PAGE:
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Old 03-14-14, 09:33 PM   #1
jeff5may
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Default Zero dollar repair of Haier window a/c

I scored a Haier HWR12XC5 window air conditioner on craigslist last weekend for $20. Owner said he had it for 4 months, then came the thunderstorm. He said lightning hit a pole near him and took out all kinds of stuff in his house. The insurance company cut him a fat check, and let him keep all his dead equipment.

$20 later and a quick trip to my house, here's the unit:



It seems previous owner had done some minor disassembly of the unit, as the bracketry and screws were lost. We don't care, screws are cheap and less work for me. Luckily, this unit is an RCA/GE original "works in the drawer" unit. A frame inside a frame, if you will. The guts just slide out after you take out like 3 screws (something they did with lots of appliances back in the day). I yanked the works outta the drawer, plugged her in, and found the unit was stuck on high fan. The unit wouldn't power up or anything. So I took out 1 screw and out came the control board.



Quickie check revealed main fuse OK, transformer OK but running hot, and hardly nothing after main rectifier bridge. So I unplugged it and started taking resistance measurements.

This unit is so simple, I didn't need a schematic to figure out what was wrong. I just looked up a few datasheets to verify main components. The brain is an 8-bit microcotroller, an 86C807Ng, flash programmed at the factory. It has 1 temp sensor, a thermocouple. An Ir sensor feeds right into the micro, for the remote control that was also lost. Muscle control is done by a ULN2003A, a package of digital switches. When the micro sends out 5 Volts to the switch, it turns on a relay. The other side of the switch can take up to 50 VDC at 1/2 Amp per switch. Easy peasy.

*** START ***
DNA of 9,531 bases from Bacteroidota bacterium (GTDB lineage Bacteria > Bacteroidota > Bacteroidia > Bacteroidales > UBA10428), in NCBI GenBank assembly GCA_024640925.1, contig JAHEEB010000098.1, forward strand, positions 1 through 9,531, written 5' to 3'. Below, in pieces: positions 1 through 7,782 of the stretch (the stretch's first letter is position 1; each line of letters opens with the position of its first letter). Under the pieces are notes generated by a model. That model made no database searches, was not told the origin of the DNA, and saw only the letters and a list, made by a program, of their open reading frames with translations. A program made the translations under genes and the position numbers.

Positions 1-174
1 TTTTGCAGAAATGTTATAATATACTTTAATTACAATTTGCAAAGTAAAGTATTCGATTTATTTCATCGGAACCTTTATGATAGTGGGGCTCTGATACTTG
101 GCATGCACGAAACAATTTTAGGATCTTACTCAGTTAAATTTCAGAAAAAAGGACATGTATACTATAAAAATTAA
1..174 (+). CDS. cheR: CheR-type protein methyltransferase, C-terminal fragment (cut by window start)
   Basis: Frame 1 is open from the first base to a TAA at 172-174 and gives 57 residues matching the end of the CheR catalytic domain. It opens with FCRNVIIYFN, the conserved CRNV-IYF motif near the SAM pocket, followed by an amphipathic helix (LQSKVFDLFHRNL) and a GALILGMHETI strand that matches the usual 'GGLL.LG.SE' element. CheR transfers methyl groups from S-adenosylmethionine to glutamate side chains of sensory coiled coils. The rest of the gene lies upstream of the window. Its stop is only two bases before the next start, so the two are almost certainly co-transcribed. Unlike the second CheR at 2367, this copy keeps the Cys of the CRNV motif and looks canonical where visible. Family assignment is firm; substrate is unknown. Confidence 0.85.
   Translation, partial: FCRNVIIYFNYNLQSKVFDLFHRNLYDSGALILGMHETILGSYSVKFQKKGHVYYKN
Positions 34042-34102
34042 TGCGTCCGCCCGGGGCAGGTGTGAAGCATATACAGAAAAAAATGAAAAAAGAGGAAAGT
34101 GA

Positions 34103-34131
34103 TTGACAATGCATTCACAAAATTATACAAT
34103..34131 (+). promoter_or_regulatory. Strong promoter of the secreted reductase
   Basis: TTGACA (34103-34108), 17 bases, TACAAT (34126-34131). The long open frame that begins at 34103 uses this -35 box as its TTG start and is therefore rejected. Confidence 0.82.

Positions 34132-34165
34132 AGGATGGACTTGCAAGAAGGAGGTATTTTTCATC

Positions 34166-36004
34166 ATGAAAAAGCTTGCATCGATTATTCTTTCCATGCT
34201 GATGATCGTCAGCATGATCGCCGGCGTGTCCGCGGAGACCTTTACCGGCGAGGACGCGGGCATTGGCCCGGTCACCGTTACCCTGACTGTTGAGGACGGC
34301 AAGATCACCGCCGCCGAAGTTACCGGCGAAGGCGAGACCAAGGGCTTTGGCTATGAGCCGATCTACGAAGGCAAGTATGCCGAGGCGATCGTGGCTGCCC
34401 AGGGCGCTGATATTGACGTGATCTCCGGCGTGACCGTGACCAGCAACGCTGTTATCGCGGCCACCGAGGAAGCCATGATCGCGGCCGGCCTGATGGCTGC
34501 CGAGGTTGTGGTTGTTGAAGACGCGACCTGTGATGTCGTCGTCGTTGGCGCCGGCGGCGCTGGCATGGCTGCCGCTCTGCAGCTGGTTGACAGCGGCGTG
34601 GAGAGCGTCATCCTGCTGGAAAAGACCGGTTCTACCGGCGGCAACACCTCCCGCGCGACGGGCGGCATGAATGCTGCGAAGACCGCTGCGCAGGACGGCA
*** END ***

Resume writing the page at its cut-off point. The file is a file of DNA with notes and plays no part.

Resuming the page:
The power supply has 2 parts: raw DC and 5 Volt regulated DC via a 3 pin regulator. I checked the input and output for ohms and got 3 ohms on the input. The 5 Volt line had like 50K ohms.

Guess what the raw DC runs? a bunch of sugar cube relays and the 5V regulator. That's it. Since the unit was forever stuck on high fan, I removed that relay first. Lo and behold, lots of ohms on the raw DC rail now. I set he control board in a safe spot, so it wouldn't short out against anything, and plugged her back in. Voila, lights!

When these units are first plugged in, they light up like a car dashboard and beep. That was somewhat of a surprise. Then they go dead again for like 10 seconds while the micro initializes. After that, you can push buttons and do something. I set the unit to low cool and turned the setpoint down and it fired right up. I let it do its thing on low and took more readings.

The high fan relay control line had not changed a bit after setting the unit to low cool: zero volts and like 3 ohms. A few minutes after startup, the fan motor shut off unexpectedly while the compressor remained running. I unplugged the unit and didn't even need to touch the fan motor: I could feel the heat on my face when I looked close. It had shut off on high-temp limit.

Now tell me what's wrong, batman.